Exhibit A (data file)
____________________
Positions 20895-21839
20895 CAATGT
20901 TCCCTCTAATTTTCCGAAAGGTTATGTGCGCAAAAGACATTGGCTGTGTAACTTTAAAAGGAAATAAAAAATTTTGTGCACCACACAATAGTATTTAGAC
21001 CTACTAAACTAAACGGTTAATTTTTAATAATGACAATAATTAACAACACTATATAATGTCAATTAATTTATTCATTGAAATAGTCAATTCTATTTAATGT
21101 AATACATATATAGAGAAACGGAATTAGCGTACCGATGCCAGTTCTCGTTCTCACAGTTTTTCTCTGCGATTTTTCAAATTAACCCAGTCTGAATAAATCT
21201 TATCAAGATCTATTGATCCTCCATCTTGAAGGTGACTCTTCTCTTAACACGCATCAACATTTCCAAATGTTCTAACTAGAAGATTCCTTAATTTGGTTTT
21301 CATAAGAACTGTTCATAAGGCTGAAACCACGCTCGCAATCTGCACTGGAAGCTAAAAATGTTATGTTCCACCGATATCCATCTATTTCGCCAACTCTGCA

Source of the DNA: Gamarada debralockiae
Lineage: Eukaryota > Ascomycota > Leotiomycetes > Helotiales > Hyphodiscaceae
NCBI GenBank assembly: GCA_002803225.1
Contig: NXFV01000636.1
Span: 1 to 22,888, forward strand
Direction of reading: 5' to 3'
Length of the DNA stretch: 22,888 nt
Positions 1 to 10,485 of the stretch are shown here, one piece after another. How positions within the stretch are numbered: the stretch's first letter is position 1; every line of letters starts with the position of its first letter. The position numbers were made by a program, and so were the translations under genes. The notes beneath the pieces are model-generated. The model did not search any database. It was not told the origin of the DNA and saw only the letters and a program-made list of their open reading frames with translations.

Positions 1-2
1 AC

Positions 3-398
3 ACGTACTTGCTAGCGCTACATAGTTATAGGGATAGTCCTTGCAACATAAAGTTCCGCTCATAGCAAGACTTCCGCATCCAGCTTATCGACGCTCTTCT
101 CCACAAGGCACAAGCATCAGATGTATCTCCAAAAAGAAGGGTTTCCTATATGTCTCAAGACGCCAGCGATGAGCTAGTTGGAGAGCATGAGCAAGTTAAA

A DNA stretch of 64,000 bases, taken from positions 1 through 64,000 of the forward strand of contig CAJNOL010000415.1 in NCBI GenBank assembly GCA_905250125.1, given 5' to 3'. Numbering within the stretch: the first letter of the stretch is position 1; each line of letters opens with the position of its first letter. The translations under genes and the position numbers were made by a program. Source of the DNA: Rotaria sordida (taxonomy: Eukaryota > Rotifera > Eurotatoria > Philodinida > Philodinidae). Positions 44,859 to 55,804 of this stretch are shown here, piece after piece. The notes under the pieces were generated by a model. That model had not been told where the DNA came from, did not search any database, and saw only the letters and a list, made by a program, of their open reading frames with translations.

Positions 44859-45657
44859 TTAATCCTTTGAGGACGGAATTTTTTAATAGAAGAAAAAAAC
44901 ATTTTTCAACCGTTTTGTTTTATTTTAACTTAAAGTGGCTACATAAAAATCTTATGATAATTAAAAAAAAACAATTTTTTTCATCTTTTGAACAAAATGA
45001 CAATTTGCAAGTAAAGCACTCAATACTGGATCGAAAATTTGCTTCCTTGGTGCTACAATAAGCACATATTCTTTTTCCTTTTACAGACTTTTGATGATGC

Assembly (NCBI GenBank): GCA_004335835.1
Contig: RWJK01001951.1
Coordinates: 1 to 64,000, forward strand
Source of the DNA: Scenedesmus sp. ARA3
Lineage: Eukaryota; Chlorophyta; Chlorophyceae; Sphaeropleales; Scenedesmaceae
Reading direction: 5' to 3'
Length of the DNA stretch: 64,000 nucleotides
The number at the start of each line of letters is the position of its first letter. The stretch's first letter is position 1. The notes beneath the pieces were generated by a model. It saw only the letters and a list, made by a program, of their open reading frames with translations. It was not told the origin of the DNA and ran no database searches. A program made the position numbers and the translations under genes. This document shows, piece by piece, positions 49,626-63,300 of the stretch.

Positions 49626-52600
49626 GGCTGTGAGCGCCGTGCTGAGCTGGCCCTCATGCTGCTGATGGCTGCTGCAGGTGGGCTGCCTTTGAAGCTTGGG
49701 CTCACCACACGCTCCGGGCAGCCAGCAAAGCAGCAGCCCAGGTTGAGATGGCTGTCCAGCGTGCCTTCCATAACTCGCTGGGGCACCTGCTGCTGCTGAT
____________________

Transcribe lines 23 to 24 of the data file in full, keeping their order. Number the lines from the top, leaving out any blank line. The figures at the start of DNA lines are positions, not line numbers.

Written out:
44859 TTAATCCTTTGAGGACGGAATTTTTTAATAGAAGAAAAAAAC
44901 ATTTTTCAACCGTTTTGTTTTATTTTAACTTAAAGTGGCTACATAAAAATCTTATGATAATTAAAAAAAAACAATTTTTTTCATCTTTTGAACAAAATGA